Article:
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oil investors will be watching tomorrow's meeting very closely to see whether the group will decide to increase production once again. secretary-general came out today and did warn of the risks to the oil market from the pandemic. he said the outlook for 2021 is very mixed. at this point, we are waiting to hear more details around the groups future output policy and whether or not they will release more oil into the market february -- market in february. saudi officials had mentioned earlier the fragility of the oil recovery. the group will definitely be keeping that in mind when they meet tomorrow, because if you think about it, brent prices have recovered, it is healthy, $50 per barrel levels, but if demand remains weak, there will be a lot of concern. kathleen: what are the stances of key producers like saudi arabia and pressure -- and pressure when it comes with moving forward on a supply increase?
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jessica: russia has been very clear, they believe the group should add another 500,000 barrels capacity to the market in february on top of the supply increase demand for this month. said prices in the $45-50 five dollar range are and warrant a production increase, but on the other hand, saudi arabia not as forthright with its view quite yet. there is a lot up in the air for them and they see more cautious. kathleen: jessica summers, thank you. more on the outlook for oil, ahead. ceo -- a founder and ceo joins us later. now, a quick check of the latest business flash headlines. chosen a chinese energy company for a multibillion-dollar oil supply deal as baghdad seeks to bolster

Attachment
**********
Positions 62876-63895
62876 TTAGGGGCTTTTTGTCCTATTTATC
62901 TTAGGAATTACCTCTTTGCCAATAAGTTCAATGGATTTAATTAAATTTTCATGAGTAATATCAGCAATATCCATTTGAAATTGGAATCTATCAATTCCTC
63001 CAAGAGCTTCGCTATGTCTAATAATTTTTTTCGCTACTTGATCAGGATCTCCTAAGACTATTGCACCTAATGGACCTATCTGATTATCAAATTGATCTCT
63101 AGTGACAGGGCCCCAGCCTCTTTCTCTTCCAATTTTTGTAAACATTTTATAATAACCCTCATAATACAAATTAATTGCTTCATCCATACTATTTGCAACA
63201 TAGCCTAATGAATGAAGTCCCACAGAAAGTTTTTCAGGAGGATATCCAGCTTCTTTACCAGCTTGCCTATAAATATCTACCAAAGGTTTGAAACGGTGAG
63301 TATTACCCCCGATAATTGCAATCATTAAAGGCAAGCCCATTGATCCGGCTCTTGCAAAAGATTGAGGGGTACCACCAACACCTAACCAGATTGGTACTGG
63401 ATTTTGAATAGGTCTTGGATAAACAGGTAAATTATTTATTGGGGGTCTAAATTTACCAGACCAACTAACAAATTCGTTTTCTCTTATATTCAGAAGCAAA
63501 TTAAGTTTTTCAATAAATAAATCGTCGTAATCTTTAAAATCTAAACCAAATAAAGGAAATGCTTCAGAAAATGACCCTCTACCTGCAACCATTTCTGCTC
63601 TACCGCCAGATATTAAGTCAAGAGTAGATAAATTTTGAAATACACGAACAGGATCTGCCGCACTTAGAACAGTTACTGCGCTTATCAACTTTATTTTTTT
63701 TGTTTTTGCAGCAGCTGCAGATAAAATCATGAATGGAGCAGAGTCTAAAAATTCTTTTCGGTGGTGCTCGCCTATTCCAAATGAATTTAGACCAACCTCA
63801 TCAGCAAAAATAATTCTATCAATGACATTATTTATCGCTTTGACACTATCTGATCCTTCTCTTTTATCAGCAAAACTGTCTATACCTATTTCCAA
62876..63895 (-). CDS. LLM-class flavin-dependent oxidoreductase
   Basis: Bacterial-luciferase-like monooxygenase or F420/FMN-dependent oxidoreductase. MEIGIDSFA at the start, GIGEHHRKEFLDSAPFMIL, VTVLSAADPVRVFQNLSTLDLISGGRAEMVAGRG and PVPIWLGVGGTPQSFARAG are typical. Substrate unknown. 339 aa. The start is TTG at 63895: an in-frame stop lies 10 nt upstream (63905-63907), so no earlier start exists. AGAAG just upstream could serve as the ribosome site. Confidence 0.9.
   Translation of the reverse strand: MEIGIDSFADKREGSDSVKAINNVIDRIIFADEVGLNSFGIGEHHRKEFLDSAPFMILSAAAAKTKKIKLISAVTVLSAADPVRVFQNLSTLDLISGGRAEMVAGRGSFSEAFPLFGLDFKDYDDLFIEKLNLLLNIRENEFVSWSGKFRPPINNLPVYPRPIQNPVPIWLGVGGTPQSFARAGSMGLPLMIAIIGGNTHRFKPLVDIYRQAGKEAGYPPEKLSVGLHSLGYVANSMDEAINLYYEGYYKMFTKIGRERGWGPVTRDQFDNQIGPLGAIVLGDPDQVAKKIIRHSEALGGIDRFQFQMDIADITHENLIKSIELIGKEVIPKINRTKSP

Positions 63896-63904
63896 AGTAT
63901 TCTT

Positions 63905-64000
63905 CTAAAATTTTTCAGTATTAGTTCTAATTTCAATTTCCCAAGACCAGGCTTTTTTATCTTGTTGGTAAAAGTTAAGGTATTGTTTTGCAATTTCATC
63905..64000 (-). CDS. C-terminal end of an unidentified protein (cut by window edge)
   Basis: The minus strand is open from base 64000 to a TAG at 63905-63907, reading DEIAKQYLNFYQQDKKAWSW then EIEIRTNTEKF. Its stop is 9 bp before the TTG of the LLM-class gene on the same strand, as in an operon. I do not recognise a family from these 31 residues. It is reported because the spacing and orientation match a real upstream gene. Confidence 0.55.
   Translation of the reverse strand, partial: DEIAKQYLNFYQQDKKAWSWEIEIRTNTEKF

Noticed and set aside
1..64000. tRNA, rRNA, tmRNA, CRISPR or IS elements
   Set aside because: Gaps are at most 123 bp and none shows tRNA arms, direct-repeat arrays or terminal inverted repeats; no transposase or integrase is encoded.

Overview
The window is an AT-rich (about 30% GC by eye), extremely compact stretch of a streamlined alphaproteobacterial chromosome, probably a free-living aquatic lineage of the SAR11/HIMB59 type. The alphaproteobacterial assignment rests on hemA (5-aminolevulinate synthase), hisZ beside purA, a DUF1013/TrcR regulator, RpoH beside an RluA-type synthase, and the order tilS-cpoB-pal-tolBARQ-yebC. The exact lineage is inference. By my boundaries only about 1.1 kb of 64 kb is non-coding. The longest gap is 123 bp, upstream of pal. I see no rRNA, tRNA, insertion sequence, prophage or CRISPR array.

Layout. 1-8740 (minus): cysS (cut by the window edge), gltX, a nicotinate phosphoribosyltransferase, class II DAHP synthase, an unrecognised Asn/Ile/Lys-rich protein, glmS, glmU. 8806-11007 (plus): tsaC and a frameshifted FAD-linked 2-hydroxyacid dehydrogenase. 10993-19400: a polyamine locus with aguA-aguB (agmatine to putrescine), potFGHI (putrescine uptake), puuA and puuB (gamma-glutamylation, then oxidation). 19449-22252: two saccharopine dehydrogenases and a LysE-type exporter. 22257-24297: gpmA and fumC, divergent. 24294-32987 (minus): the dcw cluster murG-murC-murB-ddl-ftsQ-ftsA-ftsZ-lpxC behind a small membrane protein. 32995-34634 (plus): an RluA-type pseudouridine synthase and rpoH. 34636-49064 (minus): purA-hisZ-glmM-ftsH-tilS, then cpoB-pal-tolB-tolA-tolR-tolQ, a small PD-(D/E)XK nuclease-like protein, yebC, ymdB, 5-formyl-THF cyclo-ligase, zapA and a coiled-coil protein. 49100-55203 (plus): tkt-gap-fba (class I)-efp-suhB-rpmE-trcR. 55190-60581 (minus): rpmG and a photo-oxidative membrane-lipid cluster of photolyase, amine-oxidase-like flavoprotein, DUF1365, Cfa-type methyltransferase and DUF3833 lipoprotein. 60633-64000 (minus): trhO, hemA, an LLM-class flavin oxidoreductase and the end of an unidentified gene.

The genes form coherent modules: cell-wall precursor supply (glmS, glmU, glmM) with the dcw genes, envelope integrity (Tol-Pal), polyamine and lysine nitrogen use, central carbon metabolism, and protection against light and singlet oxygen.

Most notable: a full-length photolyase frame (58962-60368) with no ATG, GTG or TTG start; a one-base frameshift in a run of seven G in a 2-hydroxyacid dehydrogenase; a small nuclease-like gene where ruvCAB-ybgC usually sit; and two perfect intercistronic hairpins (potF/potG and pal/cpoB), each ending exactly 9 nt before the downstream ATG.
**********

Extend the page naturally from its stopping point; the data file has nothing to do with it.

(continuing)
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its economy. there is no official identification of the company, but we have discovered it concerns general oil. iraqi state news says two chinese and two european comedies were in the running and china won. a resource company has renewed an offer after an all cash bid of $10 billion was rejected. --'s pursuit has a potential a large stock components. at 11 poundssed 33. dow jones says the bid comes with backing from the top mgm's shareholder. coming up in the next hour, we discussed the outlook for the global economy with commonwealth bank. a chief economist expects the u.s. and china to lead a solid recovery. we will see what he expects --
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what he think's of the chinese economy. the market open in sydney is next. this is bloomberg. ♪
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♪ haidi: good morning, we are counting down to asia's major market open. kathleen: welcome to "daybreak: asia." our top stories this hour -- new year, new highs, stocks entering 2021 at records. whilellar is drifting sterling weakens on lockdown fears. the